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Reporting on the Circular Design Lab visit to Future Fabric Expo

Panel talk at the Future Fabric expo Seminars
Panel talk at the Future Fabric expo Seminars
Panel talk at the Future Fabric expo Seminars
Written by
Post-Grad Community
Published date
11 February 2020

Circular Design Lab (CDL) is an education lab and teaching platform at the Centre for Circular Design. The CDL interest group approaches the timely themes of sustainability through the lens of design practice. Hosted by PhD researchers at the Centre for Circular Design, its aim is to bring together a community of post-graduate students from across UAL with interests in sustainability, circular economies and using design as a tool for positive change. Overall, we aim to develop an understanding of circular design concepts that can be applicable to current design practices.

The Future Fabrics Expo is the largest dedicated showcase of globally sourced, commercially available sustainably and responsibly produced fabrics and materials. Providing the tools for a responsible fashion industry, the Expo sources and curates materials with a lower environmental footprint, offering accessible and innovative sustainable solutions.

Circular Design Lab held the first meeting of 2020 at the expo. This was be great opportunity to discuss the future of sustainable and circular materials. Thanks to the support of Post-Grad Community CDL was able to fund 8 student tickets for entry to the expo.

Prabhjot Kaur, MA Textile Design, Chelsea College of Arts, reports on her experience of the visit.

In this global urgency of sustainability, who would miss the opportunity to go at a platform like future fabrics expo where designers can rely on sources that are sustainable? Based on my personal experience, I was awestruck by the fabrics and material innovations there. What I found most noticeable when it comes to textiles was cotton and linen which are gems that we have in the industry. I came across OCC Organic cotton colours. They grow natural colours from the seed: ecru, green and brown. No irrigation is used, only rainwater, and no dyeing is needed as natural colours are obtained from the plant itself. OCC also specialise in organic cotton products for people suffering with disorders such as electro-sensibility, fibromyalgia and multiple chemical sensibility. Fibres that are too short to spin into yarns are recycled into organic cotton paper. Similarly, Linen dream lab CELC produces Linen in the Netherlands, Belgium and France. Linen is a natural plant fibre which can be irrigated with rainwater, it is bio-degradable and has some beneficial properties such as thermo-regulation, anti-bacterial, hypoallergenic and moisture wicking.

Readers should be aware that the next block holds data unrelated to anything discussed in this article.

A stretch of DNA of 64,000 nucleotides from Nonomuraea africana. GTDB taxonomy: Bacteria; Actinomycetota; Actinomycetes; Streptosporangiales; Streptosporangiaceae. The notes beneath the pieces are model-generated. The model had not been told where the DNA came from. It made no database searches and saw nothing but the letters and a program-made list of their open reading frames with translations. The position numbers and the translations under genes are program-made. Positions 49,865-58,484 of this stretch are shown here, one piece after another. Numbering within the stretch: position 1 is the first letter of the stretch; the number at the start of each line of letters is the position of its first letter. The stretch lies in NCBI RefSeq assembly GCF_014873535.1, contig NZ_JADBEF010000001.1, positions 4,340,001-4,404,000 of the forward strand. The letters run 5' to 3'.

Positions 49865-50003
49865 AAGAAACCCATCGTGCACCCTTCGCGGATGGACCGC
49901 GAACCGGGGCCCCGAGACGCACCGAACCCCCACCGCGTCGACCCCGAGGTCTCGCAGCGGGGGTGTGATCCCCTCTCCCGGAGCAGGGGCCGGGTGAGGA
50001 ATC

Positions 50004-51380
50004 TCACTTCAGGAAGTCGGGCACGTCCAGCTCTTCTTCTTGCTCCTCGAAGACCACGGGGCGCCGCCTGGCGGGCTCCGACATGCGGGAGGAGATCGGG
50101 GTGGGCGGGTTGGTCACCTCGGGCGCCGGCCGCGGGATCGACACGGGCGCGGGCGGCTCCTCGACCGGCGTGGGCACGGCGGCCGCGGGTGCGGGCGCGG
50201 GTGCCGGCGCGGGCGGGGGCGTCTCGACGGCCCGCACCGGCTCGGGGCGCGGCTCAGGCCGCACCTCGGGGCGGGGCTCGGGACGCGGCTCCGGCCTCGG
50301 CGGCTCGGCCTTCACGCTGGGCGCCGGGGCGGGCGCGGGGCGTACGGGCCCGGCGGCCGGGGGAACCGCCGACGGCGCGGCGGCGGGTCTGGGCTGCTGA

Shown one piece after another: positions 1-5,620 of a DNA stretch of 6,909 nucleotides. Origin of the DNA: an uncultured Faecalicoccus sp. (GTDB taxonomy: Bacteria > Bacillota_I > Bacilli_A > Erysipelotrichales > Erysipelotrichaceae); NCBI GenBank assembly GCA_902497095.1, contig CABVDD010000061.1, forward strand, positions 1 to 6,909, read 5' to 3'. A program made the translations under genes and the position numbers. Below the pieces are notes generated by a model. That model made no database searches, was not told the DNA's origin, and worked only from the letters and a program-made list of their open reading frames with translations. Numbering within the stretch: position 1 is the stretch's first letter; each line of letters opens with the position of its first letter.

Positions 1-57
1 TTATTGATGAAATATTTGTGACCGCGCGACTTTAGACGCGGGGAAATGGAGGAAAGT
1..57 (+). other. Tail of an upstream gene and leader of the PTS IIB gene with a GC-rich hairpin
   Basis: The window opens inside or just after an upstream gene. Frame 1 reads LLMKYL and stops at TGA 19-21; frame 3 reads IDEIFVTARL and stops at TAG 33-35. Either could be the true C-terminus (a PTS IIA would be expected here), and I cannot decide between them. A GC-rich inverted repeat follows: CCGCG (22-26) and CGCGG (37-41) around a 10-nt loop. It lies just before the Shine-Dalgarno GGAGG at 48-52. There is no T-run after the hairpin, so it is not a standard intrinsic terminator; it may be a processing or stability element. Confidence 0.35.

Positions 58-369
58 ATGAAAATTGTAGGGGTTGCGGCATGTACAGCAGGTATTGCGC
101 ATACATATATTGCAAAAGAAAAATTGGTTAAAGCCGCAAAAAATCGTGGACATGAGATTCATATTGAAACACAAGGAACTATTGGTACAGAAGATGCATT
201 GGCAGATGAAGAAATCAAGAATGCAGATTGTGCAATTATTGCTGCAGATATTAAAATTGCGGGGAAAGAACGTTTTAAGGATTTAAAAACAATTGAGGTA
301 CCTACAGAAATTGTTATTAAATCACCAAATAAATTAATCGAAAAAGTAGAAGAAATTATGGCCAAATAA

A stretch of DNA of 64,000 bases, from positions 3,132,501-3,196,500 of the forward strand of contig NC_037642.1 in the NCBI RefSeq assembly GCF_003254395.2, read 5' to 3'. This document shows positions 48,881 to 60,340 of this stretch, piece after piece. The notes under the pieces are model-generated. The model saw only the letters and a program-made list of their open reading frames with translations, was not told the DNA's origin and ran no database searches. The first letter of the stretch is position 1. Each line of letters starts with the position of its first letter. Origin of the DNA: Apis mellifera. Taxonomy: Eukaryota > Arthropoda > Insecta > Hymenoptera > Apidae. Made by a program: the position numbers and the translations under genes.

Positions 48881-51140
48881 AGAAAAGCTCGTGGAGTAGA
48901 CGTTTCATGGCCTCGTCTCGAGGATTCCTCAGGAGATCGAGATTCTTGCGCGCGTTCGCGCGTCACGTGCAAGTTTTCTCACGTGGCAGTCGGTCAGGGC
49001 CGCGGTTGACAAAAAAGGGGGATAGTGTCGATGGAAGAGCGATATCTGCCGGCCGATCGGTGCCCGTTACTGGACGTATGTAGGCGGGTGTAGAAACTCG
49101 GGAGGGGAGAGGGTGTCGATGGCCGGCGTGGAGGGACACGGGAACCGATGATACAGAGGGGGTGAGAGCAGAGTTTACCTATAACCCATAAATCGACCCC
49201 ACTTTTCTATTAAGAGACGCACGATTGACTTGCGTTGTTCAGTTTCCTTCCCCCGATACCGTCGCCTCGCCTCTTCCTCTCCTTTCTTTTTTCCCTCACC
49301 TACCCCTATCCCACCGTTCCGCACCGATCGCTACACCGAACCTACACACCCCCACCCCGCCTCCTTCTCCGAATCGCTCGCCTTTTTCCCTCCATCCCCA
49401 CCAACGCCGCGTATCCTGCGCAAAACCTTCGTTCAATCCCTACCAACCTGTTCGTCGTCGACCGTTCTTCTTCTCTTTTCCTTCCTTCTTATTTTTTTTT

Some innovations teach us there is so much to take from nature without harming it, such as After Ancient Sunlight by designer Charlotte McCurdy. She created a material from a renewable source that pulls carbon directly from the atmosphere; algae. A raincoat was created from carbon-negative algae-based bioplastic using threads and fasteners that are fossil-carbon-free. Charlotte explains that virtually all plastic is made from fossil fuels and intrinsically emits carbon into the atmosphere in the same way fossil fuels do. She adds that we cannot recycle our way out of our unsustainable relationship with plastic; we need to stop putting fossil fuel feedstock into our materials.

Finishes play a vital role on textiles; miDori, a company that has innovated in sustainable finishes particularly caught my eye. They produce the first micro-algae based wicking finish for synthetic textiles that has excellent durability and fast-drying properties. The finish is made from 100% microalgae oil which is extracted form dried microalgae biomass grown in controlled environments with 80% less CO2. Brands like adidas use their finishes on sweat-proof products.

Today, I believe Biotechnology has a huge involvement in the textile industry. Rosie Broadhead a MA Material futures student of Central Saint Martins created SKIN 2 in collaboration with microbiologist Dr Callewaert. They encapsulated healthy probiotic bacteria into textile fibres to improve skin health in a way that works in synergy with the body. The encapsulated bacteria used here are beneficial in reducing body odour, encouraging cell renewal and improving the skin’s immune system. In terms of sustainability, this replaces chemical finishes and reduces the need to wash clothes as frequently.

There was so much more in terms of materials and fabric sources from all around the world. I think the technical textiles and design industry is already on a sustainable progression but there is a lot more to achieve. We are still way behind as a talk was held at the Future Fabrics Expo where I heard from one of the experts that every single e-mail we send also has an impact on the environment.


Related links:

Future fabric Expo

Centre for Circular Design

Circular Design Lab

Organic Cotton Colours

Charlotte McCurdy

European Confederation of Flax and Hemp